Measurements of area and the (island) species-area relationship: new directions for an old pattern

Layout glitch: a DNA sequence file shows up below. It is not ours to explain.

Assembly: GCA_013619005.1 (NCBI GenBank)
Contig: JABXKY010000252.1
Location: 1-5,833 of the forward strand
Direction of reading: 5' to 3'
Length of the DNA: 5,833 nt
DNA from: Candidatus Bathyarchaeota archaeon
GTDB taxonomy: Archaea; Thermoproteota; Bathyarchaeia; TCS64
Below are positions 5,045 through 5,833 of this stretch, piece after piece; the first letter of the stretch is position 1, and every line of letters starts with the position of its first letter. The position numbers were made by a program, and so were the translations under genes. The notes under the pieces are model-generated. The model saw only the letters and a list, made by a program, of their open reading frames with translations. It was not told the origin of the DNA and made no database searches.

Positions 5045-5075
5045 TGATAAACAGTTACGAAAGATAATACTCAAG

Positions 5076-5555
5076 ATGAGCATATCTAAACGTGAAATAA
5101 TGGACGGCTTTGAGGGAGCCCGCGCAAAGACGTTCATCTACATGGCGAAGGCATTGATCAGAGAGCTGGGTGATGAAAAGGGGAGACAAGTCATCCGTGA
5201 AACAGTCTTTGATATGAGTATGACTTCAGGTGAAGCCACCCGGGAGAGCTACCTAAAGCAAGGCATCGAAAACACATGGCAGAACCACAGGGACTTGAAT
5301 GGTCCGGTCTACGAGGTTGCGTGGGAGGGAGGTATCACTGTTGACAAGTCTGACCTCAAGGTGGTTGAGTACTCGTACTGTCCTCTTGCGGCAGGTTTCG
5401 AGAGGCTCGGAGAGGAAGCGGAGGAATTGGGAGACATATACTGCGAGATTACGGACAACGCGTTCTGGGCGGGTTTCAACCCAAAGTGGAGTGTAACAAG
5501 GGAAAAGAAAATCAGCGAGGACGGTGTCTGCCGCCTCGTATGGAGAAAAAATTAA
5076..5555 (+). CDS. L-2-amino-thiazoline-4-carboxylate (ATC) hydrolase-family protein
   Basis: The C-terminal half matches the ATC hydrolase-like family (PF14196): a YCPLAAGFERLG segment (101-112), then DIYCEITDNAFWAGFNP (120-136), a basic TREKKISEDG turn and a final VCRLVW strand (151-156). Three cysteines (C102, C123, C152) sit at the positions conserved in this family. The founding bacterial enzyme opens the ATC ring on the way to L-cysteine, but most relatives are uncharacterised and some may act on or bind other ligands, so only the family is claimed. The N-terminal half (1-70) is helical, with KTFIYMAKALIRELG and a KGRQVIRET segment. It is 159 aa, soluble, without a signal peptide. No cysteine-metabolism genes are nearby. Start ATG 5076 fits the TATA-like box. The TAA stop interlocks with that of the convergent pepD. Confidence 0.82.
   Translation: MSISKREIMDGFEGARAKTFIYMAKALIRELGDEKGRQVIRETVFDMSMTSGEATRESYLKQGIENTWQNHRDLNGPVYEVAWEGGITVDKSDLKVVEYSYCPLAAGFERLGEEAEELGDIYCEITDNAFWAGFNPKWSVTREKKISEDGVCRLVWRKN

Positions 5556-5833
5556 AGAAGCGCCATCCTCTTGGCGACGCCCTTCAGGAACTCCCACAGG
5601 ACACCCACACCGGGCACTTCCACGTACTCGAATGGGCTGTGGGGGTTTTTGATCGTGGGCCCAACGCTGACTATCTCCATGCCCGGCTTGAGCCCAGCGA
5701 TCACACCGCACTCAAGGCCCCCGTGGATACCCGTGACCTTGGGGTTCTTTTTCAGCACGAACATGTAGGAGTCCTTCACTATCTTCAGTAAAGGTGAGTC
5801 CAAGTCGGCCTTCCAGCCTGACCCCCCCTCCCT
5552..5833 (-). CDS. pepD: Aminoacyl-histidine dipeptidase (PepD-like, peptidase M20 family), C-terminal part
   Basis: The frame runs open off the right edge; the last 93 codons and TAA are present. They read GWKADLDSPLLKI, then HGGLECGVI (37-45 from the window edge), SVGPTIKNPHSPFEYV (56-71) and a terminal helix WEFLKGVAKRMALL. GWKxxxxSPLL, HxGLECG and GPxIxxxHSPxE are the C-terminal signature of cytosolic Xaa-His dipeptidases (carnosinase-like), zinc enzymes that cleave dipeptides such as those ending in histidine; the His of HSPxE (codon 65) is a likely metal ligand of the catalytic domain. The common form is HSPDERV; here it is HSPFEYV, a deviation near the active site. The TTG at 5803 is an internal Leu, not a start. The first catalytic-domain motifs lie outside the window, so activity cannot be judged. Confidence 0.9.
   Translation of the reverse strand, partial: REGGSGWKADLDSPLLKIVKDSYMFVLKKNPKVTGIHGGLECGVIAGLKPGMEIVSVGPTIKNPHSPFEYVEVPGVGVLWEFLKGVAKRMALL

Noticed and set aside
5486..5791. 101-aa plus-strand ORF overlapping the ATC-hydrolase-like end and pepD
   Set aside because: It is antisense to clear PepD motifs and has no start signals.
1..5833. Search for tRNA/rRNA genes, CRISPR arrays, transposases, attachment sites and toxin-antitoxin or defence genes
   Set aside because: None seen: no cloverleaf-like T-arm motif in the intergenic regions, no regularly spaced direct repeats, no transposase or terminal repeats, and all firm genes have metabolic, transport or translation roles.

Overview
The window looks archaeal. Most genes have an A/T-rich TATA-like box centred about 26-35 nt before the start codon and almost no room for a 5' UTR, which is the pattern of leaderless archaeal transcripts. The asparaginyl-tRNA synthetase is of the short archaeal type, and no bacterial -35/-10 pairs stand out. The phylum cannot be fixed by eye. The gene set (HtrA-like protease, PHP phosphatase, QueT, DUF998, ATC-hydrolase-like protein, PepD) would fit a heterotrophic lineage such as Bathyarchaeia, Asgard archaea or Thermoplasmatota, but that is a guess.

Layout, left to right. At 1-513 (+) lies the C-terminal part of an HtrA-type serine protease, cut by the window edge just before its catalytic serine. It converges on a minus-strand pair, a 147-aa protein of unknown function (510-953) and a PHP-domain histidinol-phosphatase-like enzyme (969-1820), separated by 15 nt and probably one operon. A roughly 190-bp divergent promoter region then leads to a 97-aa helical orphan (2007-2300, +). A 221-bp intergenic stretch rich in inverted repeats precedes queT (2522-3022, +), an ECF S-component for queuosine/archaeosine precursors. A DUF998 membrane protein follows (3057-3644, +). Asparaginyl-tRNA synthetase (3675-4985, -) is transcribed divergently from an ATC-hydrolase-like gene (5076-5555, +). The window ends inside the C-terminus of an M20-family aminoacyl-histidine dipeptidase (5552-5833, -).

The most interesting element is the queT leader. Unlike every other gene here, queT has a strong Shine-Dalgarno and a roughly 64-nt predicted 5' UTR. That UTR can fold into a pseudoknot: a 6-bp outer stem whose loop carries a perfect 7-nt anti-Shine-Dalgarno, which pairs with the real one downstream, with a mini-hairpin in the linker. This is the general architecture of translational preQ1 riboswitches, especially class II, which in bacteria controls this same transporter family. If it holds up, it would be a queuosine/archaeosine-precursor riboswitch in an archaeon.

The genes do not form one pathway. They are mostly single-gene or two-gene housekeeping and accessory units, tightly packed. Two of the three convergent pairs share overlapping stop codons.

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The species-area relationship is one of the strongest empirical generalizations in geographical ecology, yet controversy persists about some important questions concerning its causality and application. Here, using more accurate measures of island surface size for five different island systems, we show that increasing the accuracy of the estimation of area has negligible impact on the fit and form of the species-area relationship, even though our analyses included some of the most topographically diverse island groups in the world. In addition, we show that the inclusion of general measurements of environmental heterogeneity (in the form of the so-called choros model), can substantially improve the descriptive power of models of island species number. We suggest that quantification of other variables, apart from area, that are also critical for the establishment of biodiversity and at the same time have high explanatory power (such as island age, distance, productivity, energy, and environmental heterogeneity), is necessary if we are to build up a more predictive science of species richness variation across island systems.